It’s Draft Month! Now that the demolition phase of the Browns roster is mostly complete, let’s assess of the remaining foundation.
The Browns have ten draft picks to make at month’s end, and there’s room on the roster for another 12 undrafted free agents to compete for jobs through training camp. Here’s a rundown of today’s run-down roster, ranked in order of positions most in need of an instant infusion of draft talent.
RGIII‘s signing diminishes the virtual imperative to draft at QB at number two, but it’s quite possible they’ll do it anyway. My amateur eye prefers Wentz over Goff, but I’d be delighted if they manage to trade down a bit and still secure either of them, picking up a second-rounder to bolster the roster revamp. While there are some other intriguing quarterbacks in the draft, I doubt the Browns will feel confident presenting any of them as a credible solution to their aching need for a true long-term franchise quarterback. Not when they could’ve had one of the consensus top two. Draft need: high.
2. Wide receiver
The big question mark is obviously Gordon, whose reinstatement petition response from the league is overdue and very much in doubt. But as mentioned earlier, the Browns must proceed as if anything they get from this gifted enigma is a bonus. We also ought not assume that Pryor will become a reliable producer (or even that he won’t be moved back to QB). Hartline and Hawkins are bona fide professionals, but that’s just not enough to bank on. Clearly the new Browns braintrust is digging deeply into the draft prospects here so as not to repeat the negligence of the previous regime. I would be shocked if they don’t either take a receiver in the first two rounds or double up on the position further down in the draft. Draft need: high.
3. Tight end
The popular Barnidge will be relied on to replicate his magical mid-career emergence of 2015. Beyond him there’s little but Bibbs, last year’s camp phenom, and Telfer, the sixth-rounder who arrived with a broken foot. Unfortunately the draft class is not strong at this position. My biggest hope is for someone to capably handle the role of the classic blocking tight end, which the Browns lacked last year. The upheaval on the offensive line makes this mandatory. Maybe it’s a job for Malcolm Johnson, who looked lost as a rookie fullback. Draft need: medium-to-high.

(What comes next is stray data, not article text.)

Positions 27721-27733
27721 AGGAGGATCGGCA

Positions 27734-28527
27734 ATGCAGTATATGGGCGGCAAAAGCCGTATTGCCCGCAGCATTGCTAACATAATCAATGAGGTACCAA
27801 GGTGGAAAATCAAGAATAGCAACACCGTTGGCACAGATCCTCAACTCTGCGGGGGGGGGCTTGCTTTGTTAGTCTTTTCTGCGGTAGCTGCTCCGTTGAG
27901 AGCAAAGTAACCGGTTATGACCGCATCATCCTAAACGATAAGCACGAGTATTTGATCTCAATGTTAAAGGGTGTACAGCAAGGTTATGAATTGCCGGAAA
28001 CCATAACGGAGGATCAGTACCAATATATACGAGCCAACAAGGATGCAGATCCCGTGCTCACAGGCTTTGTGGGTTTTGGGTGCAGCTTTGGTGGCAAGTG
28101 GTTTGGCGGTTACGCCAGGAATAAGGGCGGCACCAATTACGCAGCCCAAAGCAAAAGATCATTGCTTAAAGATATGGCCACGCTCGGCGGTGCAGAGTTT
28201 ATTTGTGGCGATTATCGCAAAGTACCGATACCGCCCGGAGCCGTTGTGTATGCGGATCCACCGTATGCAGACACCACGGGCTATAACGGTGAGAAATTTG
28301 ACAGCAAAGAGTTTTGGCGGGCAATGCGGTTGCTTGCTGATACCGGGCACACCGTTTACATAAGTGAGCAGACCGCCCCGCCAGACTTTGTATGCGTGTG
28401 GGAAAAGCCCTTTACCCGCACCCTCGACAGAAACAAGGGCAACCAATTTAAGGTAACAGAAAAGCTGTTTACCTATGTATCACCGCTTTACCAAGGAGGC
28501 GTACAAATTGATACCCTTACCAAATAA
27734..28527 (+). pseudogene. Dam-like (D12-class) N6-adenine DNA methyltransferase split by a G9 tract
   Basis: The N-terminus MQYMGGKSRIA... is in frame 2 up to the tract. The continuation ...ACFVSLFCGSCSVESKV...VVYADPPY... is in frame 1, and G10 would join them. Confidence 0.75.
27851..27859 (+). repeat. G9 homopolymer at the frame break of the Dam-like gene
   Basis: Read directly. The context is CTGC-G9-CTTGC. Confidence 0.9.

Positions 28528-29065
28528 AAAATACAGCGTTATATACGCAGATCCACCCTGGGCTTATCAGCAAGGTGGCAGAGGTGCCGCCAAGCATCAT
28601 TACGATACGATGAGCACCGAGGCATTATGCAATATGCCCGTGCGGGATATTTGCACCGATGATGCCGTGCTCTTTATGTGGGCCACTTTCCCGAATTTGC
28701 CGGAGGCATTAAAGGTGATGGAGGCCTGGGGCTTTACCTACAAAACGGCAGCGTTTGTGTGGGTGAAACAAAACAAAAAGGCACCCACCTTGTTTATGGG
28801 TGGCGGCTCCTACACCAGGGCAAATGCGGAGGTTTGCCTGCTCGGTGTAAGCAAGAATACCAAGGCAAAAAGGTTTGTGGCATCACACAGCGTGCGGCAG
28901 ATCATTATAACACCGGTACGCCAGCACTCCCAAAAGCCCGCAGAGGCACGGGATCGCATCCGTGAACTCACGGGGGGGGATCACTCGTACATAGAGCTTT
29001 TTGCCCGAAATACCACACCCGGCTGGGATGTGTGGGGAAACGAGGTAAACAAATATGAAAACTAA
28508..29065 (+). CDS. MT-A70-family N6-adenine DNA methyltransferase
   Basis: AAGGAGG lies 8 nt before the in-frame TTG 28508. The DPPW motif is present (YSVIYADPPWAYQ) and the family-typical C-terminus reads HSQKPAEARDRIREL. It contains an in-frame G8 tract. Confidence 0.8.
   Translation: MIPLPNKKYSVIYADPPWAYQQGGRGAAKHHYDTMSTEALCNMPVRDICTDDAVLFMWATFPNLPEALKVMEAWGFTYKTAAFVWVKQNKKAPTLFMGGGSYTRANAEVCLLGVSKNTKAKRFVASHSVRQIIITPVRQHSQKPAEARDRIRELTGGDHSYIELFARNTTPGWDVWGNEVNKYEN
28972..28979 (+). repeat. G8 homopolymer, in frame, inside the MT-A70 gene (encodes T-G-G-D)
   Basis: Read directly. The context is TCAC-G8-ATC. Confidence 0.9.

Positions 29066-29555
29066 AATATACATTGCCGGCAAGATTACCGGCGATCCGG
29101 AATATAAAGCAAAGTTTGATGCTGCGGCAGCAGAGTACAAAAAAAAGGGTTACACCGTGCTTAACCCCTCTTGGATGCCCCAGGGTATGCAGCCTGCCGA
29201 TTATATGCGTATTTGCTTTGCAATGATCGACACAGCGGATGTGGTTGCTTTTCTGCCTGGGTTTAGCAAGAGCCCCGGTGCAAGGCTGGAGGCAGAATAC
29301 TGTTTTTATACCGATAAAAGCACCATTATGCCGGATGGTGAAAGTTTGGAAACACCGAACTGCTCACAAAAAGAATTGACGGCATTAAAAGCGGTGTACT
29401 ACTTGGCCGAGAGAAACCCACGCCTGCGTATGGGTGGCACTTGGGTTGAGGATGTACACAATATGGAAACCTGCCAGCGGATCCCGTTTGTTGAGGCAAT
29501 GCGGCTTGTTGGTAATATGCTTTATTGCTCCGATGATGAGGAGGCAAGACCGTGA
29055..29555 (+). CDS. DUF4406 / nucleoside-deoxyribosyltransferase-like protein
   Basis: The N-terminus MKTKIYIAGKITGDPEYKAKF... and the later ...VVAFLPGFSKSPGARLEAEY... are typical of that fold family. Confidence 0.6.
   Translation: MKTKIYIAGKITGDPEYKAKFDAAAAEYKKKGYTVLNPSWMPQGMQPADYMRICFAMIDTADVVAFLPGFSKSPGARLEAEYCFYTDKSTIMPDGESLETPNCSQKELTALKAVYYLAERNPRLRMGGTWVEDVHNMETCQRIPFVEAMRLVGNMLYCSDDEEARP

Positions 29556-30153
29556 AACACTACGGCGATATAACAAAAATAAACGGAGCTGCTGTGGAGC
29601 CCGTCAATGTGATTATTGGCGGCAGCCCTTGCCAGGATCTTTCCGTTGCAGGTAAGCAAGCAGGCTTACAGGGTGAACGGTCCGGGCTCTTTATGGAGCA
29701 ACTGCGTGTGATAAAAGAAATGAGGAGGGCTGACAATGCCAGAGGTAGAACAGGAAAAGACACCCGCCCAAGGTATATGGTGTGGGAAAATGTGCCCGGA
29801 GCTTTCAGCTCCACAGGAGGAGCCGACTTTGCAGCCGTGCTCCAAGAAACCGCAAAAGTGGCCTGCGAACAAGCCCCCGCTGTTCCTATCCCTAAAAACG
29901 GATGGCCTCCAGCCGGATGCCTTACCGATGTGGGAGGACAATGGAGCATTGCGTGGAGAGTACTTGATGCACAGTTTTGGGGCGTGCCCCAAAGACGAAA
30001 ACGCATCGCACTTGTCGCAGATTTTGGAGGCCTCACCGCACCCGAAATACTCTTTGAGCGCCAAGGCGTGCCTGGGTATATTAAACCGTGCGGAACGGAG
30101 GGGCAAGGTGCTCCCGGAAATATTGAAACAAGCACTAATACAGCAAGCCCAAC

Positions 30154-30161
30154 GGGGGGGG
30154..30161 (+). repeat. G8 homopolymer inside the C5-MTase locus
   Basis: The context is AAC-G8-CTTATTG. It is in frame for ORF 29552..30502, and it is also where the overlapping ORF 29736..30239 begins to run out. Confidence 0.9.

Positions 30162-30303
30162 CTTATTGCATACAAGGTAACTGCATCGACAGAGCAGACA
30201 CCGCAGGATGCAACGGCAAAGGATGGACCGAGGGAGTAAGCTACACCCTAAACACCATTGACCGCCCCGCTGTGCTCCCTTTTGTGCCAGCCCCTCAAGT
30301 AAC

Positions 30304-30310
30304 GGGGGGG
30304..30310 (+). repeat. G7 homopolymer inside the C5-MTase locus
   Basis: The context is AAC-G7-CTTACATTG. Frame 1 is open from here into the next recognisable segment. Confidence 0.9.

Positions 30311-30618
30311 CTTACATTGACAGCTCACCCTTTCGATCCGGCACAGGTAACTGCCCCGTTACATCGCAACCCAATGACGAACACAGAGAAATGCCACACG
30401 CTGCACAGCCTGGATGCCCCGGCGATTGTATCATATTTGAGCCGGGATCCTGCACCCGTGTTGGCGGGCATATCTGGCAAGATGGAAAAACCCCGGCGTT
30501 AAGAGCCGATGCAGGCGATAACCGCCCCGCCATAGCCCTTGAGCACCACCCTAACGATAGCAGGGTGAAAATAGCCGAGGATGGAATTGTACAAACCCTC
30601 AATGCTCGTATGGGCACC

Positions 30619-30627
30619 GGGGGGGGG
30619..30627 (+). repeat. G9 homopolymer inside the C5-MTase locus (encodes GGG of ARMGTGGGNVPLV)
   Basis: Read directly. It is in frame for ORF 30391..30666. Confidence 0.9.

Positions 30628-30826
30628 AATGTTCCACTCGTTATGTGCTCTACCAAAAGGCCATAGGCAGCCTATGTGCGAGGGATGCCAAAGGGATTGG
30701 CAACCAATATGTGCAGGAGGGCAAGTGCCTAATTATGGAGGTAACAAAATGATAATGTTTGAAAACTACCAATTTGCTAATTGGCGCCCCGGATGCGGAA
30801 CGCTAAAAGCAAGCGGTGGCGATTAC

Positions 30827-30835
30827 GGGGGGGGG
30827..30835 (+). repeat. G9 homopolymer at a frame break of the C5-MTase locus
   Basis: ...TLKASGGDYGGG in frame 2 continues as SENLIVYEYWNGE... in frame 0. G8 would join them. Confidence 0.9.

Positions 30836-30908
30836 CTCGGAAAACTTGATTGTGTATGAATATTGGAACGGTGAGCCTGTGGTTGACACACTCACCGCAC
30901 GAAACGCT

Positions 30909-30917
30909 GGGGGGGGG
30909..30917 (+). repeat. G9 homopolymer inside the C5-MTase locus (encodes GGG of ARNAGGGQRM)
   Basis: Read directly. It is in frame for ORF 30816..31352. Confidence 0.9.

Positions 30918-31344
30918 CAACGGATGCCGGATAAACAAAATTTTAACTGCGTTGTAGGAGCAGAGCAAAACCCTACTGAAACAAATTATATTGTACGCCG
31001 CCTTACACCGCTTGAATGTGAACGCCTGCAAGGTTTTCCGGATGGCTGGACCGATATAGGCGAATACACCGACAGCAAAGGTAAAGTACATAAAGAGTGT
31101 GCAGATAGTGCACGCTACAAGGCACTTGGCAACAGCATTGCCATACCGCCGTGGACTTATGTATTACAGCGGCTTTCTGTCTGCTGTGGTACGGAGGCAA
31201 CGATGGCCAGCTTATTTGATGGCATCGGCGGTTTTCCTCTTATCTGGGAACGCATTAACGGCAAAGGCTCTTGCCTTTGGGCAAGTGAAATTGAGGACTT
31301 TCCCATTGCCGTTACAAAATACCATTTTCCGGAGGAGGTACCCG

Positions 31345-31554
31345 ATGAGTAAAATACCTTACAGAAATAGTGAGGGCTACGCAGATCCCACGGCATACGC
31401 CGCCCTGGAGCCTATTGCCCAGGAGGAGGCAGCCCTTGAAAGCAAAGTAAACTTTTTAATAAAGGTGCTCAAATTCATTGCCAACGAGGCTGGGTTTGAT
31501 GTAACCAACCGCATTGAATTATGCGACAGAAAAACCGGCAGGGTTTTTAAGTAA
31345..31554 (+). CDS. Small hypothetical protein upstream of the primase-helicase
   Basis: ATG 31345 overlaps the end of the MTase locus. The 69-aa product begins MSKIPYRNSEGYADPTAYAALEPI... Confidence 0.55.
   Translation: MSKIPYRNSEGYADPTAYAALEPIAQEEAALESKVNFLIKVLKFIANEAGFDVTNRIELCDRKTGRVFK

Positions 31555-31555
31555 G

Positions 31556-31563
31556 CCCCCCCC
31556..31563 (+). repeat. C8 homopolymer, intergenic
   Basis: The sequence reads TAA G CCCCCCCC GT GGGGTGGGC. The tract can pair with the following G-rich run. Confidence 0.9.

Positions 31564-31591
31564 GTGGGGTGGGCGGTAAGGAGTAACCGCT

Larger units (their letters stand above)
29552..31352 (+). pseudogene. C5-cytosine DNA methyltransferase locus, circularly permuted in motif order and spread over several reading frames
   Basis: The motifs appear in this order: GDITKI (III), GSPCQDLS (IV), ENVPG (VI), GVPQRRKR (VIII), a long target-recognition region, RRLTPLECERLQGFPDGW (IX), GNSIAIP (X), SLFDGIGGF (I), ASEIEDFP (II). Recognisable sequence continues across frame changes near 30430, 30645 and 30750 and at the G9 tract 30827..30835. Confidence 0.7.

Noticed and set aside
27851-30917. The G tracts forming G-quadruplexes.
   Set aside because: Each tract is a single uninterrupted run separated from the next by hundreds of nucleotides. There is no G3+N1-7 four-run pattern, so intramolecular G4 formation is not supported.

4. Offensive line
Could the Browns really go “best player available” with the second-overall pick and choose the draft’s best lineman, Laremy Tunsil of Old Miss, as Thomas’s heir apparent? With the hole created at RT by Mitchell Schwartz‘s departure, it’s not inconceivable. But I doubt it, unless they recoup immediate and significant draft value in an unlikely blockbuster trade involving Thomas. While losing Schwartz and Alex Mack hurts, the Browns still have seven linemen with at least some starting experience to get through this year. Only Bowie and Pasztor are entering the final season of their contracts. I could see them sticking to their draft board and taking either zero, one, or two linemen based strictly on BPA. Draft need: medium.
The overall quality of this group is in doubt, inside and out, so it’s foolish to rule out drafting a premiere pass rush prospect, despite high picks recently spent on Mingo and Orchard. The Moneyball execs have to be praying that someone steps up on the edge to justify releasing Kruger and saving $6.5 million in 2016 salary. The Browns think Davis can be a run-stuffing force in the middle to replace Karlos Dansby. Kirksey has a golden opportunity to cement his status as a core player at the other ILB spot. Draft need: medium.
If Poyer has indeed grown into a starting-quality player, the Browns would be well advised to seek an extension before his contract year. Moore arrives on a one-year deal to backfill for the loss of Tashaun Gipson. Campbell should develop as Whitner’s eventual replacement. Draft need: medium.
Haden will likely start training camp, and perhaps the regular season, on the PUP list. Gilbert, a bust to date, has plenty to prove, but has the raw talent to be part of the mix plus a punt returner. Ekpre-Olomu, coming off a redshirt rookie year, is an intriguing talent who might manifest as one of Ray Horton‘s proverbial “little guys who can hit.” Especially given Haden’s injury, Tramon Williams is needed for veteran stability until enough of the promising younger players make him obsolete. Draft need: low-to-medium.
8. Running back
This young stable contains a variety of talents and styles, but it lacks both experienced depth and a proven bell cow. Crowell runs hard but needs to improve his balance and ability to shed tacklers. Duke Johnson had a nice rookie year, particularly receiving, and has all the makings of a core player. The speedy Mostert is the likely kickoff returner. Watson is an intriguing size/speed combo who produced in college. RB is where you can jump on a mid-to-late round sleeper, but I see enough here (and enough needs elsewhere) to eschew a back in the first two rounds at least. Sorry, Zeke fans. Draft need: low-to-medium.
9. Defensive line
This group represents a significant investment already, and all remain under team control for at least two more years. (Armonty Bryant, more of a tweener, is the exception, but he didn’t do his contract prospects any favors with an arrest and upcoming suspension.) While there’s not a unit on this team that couldn’t be improved by the arrival of elite young talent, in this case expect a handful of developmental additions to compete for jobs. Draft need: low.
In summary, the current team’s depth is not pitifully thin, but there’s plenty of unfulfilled potential, and the lack of top-end talent is discouraging. The new decision-makers need to put up a high batting average with their swings during the draft. Otherwise, this new episode of the Browns’ absurdly troubling drama will feature an even more extended period of pain.